HHS and AG to Hospitals: Stop Using EHRs to Game the Billing System

Health and Human Services Secretary Kathleen Sebelius and Attorney General Eric Holder have sent a letter to five hospital associations warning them against using electronic health records to “game” the billing system. First reported in the New York Times, what follows is the letter to the American Hospital Association, Federation of American Hospitals, Association of Academic Health Centers, Association of American Medical Colleges and National Association of Public Hospitals and Health Systems:

“As leaders in the health care system, our nation’s hospitals have been at the forefront of adopting electronic health records for use in coordinating care, improving quality, reducing paperwork, and eliminating duplicative tests. Over 55 percent of hospitals have already qualified for incentive payments authorized by Congress to encourage health care providers to adopt and meaningfully use this technology. Used appropriately, electronic health records have the potential to save money and save lives.

“However, there are troubling indications that some providers are using this technology to game the system, possibly to obtain payments to which they are not entitled. False documentation of care is not just bad patient care; it’s illegal. These indications include potential ‘cloning’ of medical records in order to inflate what providers get paid. There are also reports that some hospitals may be using electronic health records to facilitate ‘upcoding’ of the intensity of care or severity of patients’ condition as a means to profit with no commensurate improvement in the quality of care.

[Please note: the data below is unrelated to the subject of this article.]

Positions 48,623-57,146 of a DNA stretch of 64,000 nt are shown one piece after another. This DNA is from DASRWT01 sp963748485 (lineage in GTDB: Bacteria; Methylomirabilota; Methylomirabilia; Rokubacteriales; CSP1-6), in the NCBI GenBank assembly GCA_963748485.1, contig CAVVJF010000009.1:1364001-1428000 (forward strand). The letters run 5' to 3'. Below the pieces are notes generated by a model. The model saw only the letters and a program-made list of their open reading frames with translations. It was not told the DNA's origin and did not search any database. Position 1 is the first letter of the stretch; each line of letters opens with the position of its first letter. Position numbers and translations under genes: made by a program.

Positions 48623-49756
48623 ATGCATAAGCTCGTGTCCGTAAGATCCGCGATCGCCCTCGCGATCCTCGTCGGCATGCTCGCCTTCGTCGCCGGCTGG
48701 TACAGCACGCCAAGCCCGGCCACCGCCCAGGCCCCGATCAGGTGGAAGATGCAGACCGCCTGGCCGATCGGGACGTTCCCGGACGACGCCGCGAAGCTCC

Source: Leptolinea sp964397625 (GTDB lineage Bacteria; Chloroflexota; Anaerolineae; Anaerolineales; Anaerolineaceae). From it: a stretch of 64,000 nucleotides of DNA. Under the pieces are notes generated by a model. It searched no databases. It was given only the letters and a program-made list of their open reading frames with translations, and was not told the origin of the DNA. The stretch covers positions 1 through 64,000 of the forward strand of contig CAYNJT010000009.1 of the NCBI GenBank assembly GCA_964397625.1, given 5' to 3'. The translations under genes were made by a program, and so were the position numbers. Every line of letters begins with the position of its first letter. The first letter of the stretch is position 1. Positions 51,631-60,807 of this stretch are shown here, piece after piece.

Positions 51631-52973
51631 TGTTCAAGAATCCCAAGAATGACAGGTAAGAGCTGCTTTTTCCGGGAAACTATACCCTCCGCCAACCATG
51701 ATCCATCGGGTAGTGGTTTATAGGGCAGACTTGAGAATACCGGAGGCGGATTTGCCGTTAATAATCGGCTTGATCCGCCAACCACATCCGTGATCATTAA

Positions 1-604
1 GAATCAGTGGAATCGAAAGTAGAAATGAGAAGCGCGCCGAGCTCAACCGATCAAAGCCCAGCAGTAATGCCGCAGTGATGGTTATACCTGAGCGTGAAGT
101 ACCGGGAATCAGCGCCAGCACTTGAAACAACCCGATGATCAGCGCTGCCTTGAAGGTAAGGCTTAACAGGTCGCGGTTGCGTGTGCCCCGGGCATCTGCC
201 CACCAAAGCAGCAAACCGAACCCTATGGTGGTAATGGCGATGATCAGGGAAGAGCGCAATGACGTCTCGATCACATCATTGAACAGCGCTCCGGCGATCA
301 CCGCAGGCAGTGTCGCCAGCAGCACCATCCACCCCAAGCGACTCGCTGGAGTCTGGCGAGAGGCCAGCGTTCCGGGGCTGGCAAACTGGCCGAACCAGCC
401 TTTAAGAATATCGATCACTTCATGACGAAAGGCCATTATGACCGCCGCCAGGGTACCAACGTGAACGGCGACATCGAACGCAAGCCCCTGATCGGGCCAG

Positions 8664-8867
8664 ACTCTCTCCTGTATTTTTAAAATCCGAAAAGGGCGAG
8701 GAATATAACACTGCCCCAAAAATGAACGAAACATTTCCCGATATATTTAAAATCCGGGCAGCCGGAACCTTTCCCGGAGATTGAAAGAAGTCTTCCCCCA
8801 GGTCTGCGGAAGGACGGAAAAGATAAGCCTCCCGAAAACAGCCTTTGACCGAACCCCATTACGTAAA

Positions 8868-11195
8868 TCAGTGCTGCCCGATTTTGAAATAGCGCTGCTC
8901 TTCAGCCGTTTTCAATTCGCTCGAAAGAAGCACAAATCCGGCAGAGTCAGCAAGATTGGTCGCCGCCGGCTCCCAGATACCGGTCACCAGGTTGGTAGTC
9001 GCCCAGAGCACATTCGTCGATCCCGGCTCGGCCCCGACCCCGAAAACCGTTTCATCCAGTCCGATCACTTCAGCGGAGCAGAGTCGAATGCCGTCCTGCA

“This letter underscores our resolve to ensure payment accuracy and to prevent and prosecute health care fraud. A patient’s care information must be verified individually to ensure accuracy; it cannot be cut and pasted from a different record of the patient, which risks medical errors as well as overpayments. The Centers for Medicare and Medicaid Services is specifically reviewing billing through audits to identify and prevent improperly billing. Additionally, CMS is initiating more extensive medical reviews to ensure that providers are coding evaluation and management services accurately. This includes comparative billing reports that identify outlier facilities. CMS has the authority to address inappropriate increases in coding intensity in its payment rules, and CMS will consider future payment reductions as warranted.

“We will not tolerate health care fraud. The President initiated in 2009 an unprecedented Cabinet-level effort to combat health care fraud and protect the Medicare trust fund, and we take those responsibilities very seriously.

“Law enforcement will take appropriate steps to pursue health care providers who misuse electronic health records to bill for services never provided. The Department of Justice, Department of Health and Human Services, the FBI, and other law enforcement agencies are monitoring these trends, and will take action where warranted. New tools provided by the health care law authorize CMS to stop Medicare payments upon suspicion of fraud and to mine data to detect it in the first place. These efforts have contributed to record-high collections and prosecutions. Prosecutions in 2011 were 75 percent higher than in 2008. That said, we will continue to escalate our efforts to prevent fraud and pursue it aggressively when it has occurred.

“The nation’s hospitals share our goal of a health system that offers high quality, affordable care. We thank you for your relentless work toward this goal which can be better achieved once all Americans have privacy-protected electronic health records. The health information technology incentive program promotes electronic health records that go beyond documentation and billing and towards meaningful use as a foundation for new payment and delivery models. The Affordable Care Act has accelerated the spread of such models like accountable care organizations, patient-centered homes, and value-based purchasing which shift the incentives away from volume and towards value. As we phase-in electronic health records, though, we ask for your help in ensuring that these tools are not misused or abused.”

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